Are you finding it difficult to get through to PT Telkom Tbk, Indonesia’s largest telecommunications company and one of the best known Indonesian companies outside the country? Well, customer service has always been an issue with them. In theory, the state-controlled behemoth is aware of just what a huge problem they do have: customer service rallying calls are all over in their annual reports and investor information.
But is there anyone on the other end of the line? Depending on which customer service point of contact you chose to go through, you’ll be received variously as a guest of honor, a pain in the ass or a martian. You just never know. All you can do is smile and be polite — and keep in mind that, despite the fact that it’s a NYSE-listed company, you’re still dealing with the Indonesian government.
By the same token, a friend at Telkom is a friend indeed. And if you clearly waive all your rights as a customer and consumer, and can just get the guy or gal to like you –or even feel sorry for you –you’re golden. You’ll find that after the Speedy technician installs your Speedy ADSL service, he’ll also help you configure your wireless router, zap a few viruses on your hard drive, maybe even check out some hardware issues — just because he’s a nice guy (and gets treated like crap at work).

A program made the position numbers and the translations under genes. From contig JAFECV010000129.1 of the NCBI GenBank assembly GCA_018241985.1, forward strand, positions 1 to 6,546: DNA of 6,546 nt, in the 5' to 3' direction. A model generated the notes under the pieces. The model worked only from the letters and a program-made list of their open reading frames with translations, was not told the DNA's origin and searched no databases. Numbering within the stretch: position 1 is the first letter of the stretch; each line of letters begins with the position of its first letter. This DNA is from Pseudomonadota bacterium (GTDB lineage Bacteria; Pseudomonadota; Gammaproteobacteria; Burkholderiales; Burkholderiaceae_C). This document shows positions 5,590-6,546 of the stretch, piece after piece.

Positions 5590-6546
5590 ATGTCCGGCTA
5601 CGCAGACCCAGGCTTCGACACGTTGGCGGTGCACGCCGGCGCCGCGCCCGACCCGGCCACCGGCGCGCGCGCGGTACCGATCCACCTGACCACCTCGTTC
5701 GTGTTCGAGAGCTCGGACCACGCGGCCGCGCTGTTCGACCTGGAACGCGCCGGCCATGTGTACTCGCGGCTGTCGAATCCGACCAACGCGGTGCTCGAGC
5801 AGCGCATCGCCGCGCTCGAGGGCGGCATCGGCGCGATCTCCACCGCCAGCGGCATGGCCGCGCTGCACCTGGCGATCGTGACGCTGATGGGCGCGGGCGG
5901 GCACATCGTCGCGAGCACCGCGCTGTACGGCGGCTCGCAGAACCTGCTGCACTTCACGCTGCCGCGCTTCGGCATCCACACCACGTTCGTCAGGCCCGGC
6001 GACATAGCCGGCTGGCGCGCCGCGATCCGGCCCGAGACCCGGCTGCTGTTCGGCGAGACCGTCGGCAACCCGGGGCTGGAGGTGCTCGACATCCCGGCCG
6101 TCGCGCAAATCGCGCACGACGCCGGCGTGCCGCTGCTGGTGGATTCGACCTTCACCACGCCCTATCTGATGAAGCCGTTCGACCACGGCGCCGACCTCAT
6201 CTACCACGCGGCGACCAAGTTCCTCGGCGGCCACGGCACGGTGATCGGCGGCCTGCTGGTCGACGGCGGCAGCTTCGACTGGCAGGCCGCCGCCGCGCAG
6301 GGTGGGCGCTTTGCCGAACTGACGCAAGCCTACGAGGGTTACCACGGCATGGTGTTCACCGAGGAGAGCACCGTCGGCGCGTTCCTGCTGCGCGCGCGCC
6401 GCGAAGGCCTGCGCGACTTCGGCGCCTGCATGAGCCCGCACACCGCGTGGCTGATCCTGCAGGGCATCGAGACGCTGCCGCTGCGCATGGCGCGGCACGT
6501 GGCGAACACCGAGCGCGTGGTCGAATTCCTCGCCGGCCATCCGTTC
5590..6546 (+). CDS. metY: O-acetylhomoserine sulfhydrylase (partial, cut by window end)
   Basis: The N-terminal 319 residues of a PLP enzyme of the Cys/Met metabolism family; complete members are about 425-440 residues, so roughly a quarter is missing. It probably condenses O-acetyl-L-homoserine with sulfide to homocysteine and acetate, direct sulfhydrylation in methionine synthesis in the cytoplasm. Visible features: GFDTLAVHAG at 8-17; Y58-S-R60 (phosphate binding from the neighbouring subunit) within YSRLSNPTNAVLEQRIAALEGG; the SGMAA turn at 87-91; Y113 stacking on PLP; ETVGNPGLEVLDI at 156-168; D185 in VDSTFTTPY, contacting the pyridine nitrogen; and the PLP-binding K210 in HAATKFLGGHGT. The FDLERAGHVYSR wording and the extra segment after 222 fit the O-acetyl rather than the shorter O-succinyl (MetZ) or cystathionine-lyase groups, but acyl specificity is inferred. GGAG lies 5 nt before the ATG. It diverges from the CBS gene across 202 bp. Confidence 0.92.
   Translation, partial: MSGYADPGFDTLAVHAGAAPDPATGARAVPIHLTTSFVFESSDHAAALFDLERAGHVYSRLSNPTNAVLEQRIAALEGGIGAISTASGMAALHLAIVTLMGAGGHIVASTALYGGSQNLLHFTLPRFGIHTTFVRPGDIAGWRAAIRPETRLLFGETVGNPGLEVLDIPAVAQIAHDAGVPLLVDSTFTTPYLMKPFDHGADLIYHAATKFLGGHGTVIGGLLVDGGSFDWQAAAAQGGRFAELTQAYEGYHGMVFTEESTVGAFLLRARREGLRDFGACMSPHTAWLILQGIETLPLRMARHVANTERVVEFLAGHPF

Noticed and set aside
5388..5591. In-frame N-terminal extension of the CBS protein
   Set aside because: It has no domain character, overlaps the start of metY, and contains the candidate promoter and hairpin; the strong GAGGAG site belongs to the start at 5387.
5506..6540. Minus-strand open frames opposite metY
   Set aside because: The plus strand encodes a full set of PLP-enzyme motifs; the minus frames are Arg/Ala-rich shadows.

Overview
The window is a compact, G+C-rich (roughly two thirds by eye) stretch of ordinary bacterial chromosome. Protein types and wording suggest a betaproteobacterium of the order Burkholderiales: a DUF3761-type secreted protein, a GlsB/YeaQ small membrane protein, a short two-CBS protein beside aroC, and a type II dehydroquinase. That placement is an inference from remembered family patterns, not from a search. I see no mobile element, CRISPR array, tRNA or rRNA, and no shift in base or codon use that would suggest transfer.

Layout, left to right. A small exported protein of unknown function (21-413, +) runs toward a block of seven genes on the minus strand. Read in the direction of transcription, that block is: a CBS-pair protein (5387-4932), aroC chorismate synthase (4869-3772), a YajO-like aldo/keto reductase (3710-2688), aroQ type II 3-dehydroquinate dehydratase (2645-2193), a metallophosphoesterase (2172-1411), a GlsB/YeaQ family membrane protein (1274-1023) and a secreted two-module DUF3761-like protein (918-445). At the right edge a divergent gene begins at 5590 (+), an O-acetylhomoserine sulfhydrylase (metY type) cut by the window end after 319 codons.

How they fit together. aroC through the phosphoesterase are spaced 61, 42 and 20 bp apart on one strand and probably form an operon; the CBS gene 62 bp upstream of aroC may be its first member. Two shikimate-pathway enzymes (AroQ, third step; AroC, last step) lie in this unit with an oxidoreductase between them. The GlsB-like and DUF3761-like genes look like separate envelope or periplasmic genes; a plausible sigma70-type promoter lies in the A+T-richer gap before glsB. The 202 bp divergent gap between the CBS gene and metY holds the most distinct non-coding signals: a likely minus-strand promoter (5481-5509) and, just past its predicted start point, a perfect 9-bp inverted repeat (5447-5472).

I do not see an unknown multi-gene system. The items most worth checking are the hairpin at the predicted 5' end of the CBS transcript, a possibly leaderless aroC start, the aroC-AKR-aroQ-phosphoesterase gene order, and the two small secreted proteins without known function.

If you chose to do the customer service thing in person — eg, at “Plaza Telkom” — you’ll find the scenery varies. Telkom may chose to serve you amid heaps of obsolete and unused office furniture. (Which makes sense because that’s a pretty standard Indonesian government office landscape.) Or, you find yourself sinking into a bright yellow and blue sex-tech world of sleek couches, laptop-enabled customer service girls (who are required to wear braces and contact lenses), with flat screens of various types stretching as far as the eye can see. Which is also plausible, since that’s a standard look in the private sector of the telecom world. Or you may chose to play PT Telkom customer service roulette by simply dialing “147” on any fixed line.
Either way, you’ll find the line quality is OK, the electronic queue system works, the parking lot is orderly — technically they seem fairly solid. The problem is when you try to talk to someone.
You can try it yourself on a busy Friday afternoon on your way out of town. Give them a ring before you forget and ask why your phone bill seems to cost a little more every month, even though you never use the phone. (They’ll knock it off if you’re firm with them.) Or why they don’t send an invoice in an envelope via post like they used to. Or ask them why Speedy is so slow these days.
The sad refrain you’ll hear repeated over and over — as long as you dare to hang on the line — goes like this:
[Unprofessional-sounding female voice with thick Indonesian accent]:
All of our customer services serving the other customer.
Our customer service will be soon to serve you. “
Even the worst outsource translation unit couldn’t hurt you that bad. This type of harm is self-inflicted : -)